Welcome to the second installment of an 8-part blog series we're calling "The Ultimate Guide to Drupal 8." Whether you're a site builder, module or theme developer, or simply an end-user of a Drupal website, Drupal 8 has tons in store for you! This blog series will attempt to enumerate the major changes in Drupal 8. Successive posts will gradually get more technical, so feel free to skip to later parts (once they're published) if you're more on the geeky side.
Please note that since Drupal 8 is still under active development, some of the details below may change prior to its release. Still, since Drupal 8 is now feature-frozen, hopefully most info should remain relevant. Where applicable, Drupal 7 contrib equivalents of Drupal 8 features will be noted.
In addition to authoring experience improvements, another huge area of focus for end-users of Drupal websites is on features that make Drupal 8 more mobile-friendly out of the box, to keep up with trends showing a global explosion of mobile devices worldwide.
You'll find that everything in Drupal 8 has been designed with mobile in mind, from the installer to the modules page. Even new features such as in-place editing are designed to work on teensy screens. Give Drupal 8 a try in your device of choice, and let us know where you find bugs! (Uhhh, if. Right, I meant if you find bugs. ;))
(Also, why yes, that is a search box on the modules page! Woohoo! :D Check out Module Filter for a similar experience in Drupal 7.)
Responsive-ize ALL the things (themes, images, tables…)
In order to support the unimaginable array of wacky Internet-enabled devices coming down the line in the next 5+ years, Drupal 8 incorporates responsive design into everything it does.
For starters, all core themes are now responsive, and automatically reflow elements like menus and blocks to fit well on mobile devices (if the viewport is too narrow, horizontal elements will switch to a vertical orientation instead). There's also built-in support for responsive images, so that images that show up large on a desktop shrink down to fit on a tablet or smartphone.
Drupal 8 also provides support for responsive tables, so table columns can be declared with a "high, medium, low" importance. On wide screens, all of the columns show up, but as the screen size narrows, the less important columns start dropping off so everything fits nicely. This API is also built into Views module, so you can configure your own responsive admin screens.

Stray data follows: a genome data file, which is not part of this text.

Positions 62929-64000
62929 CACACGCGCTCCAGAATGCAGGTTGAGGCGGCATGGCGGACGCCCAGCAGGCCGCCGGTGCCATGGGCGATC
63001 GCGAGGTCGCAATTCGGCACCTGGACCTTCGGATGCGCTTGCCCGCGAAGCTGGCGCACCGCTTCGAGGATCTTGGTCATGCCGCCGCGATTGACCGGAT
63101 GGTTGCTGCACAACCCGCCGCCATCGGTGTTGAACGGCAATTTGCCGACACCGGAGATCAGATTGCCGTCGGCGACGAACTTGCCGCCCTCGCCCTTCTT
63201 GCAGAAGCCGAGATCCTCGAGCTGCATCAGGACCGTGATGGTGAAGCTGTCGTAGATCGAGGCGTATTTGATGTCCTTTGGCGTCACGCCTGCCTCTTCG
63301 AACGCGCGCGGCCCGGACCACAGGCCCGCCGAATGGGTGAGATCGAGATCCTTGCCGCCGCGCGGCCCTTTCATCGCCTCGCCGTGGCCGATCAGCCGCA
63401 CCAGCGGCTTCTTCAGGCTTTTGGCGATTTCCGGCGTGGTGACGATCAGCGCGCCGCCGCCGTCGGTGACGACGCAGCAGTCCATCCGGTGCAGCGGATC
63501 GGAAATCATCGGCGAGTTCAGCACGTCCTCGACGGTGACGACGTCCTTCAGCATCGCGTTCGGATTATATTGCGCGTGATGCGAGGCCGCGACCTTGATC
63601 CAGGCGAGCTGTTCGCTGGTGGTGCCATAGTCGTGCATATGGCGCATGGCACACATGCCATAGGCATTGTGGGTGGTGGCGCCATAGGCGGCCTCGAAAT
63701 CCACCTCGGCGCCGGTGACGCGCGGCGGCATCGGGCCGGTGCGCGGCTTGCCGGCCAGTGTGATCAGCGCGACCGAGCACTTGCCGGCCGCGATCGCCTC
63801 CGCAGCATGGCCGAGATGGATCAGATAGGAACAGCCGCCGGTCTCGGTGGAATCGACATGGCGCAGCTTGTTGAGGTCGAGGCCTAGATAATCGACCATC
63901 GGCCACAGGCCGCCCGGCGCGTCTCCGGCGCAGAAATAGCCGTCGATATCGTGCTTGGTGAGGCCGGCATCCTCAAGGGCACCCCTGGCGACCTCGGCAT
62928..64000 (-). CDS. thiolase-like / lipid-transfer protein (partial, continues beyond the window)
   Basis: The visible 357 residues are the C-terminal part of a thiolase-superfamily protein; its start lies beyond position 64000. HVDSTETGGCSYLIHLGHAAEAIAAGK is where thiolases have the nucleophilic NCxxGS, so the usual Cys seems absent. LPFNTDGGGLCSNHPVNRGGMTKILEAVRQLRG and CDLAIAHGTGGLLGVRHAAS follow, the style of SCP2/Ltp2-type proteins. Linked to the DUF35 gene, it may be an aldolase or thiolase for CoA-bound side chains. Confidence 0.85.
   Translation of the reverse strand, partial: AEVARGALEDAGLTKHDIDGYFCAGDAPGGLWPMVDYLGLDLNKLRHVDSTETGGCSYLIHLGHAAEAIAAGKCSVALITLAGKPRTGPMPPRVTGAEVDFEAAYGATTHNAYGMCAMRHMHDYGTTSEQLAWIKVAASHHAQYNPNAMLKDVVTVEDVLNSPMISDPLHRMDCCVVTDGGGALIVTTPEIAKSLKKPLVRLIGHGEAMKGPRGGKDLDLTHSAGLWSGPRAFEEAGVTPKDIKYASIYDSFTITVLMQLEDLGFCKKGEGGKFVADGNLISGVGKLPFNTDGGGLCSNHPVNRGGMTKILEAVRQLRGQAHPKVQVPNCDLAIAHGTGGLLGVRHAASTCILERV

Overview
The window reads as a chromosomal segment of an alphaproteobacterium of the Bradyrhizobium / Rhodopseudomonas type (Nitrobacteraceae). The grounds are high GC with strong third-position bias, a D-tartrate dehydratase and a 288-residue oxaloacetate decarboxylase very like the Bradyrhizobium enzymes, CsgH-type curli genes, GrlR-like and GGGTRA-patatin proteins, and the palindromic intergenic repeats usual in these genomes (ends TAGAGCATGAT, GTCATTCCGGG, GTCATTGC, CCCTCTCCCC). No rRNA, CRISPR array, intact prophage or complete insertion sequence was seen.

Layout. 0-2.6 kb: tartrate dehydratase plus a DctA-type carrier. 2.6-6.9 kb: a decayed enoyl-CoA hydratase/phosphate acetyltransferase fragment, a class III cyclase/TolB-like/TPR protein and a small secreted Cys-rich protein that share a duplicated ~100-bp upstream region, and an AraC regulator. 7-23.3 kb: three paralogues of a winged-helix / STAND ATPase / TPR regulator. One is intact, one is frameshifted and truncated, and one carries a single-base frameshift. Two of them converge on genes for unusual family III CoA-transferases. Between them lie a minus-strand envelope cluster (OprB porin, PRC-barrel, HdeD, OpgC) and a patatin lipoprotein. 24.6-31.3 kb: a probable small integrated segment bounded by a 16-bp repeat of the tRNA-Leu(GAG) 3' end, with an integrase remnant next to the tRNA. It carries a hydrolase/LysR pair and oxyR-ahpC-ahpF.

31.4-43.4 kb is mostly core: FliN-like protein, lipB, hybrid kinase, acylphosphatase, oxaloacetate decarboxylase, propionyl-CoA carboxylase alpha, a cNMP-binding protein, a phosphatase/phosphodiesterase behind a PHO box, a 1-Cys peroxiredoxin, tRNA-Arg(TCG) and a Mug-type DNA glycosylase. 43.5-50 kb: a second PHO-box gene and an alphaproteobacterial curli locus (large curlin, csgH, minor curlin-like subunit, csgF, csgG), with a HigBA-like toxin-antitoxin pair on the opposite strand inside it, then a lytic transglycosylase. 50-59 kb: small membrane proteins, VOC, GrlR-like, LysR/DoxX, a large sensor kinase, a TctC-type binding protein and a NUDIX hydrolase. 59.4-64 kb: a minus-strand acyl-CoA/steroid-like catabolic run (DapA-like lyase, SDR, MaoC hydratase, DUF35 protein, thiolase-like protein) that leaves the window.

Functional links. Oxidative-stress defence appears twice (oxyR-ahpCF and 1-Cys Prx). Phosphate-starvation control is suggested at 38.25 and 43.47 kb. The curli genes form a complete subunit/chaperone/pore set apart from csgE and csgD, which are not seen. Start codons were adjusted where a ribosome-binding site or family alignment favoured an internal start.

Responsive Bartik and Responsive Tables module can do a similar thing for Drupal 7. There are also numerous responsive base themes for Drupal 7 including Omega and Zen, from which you can build a responsive design for your website.
Drupal 8 also now sports a shiny new administrative toolbar that automatically expands and orients itself horizontally on wide screens, and collapses down to icons and orients vertically for smaller screens. Like all new front-end features in Drupal 8, this one also got tons of accessibility love, so it's easy for screen reader users to jump around to various parts of the site.
If you're interested in this feature for Drupal 7, check out the Mobile Friendly Navigation Toolbar module.
Though it remains to be seen if this feature will end up as part of Drupal 8 core or not, the Responsive Preview module (available for Drupal 7) provides an easy, CMS-integrated way to quickly check what your site approximately looks like in various different, customizable, form-factors without having to spend $25,000 in hardware. ;) You can flip easily between landscape and portrait mode, as well.
Whew! That's a wrap!
Join us next week, when we'll talk about all the nifty site builder improvements coming to Drupal 8!
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Welcome to the second installment of an 8-part blog series we're calling "The Ultimate Guide to Drupal 8." Whether you're a site builder, module or theme developer, or simply an end-user of a Drupal website, Drupal 8 has tons in store for you! This blog series will attempt to enumerate the major changes in Drupal 8. Successive posts will gradually get more technical, so feel free to skip to later parts (once they're published) if you're more on the geeky side.Acquia Developer Center May 14, 2014 December 22, 2015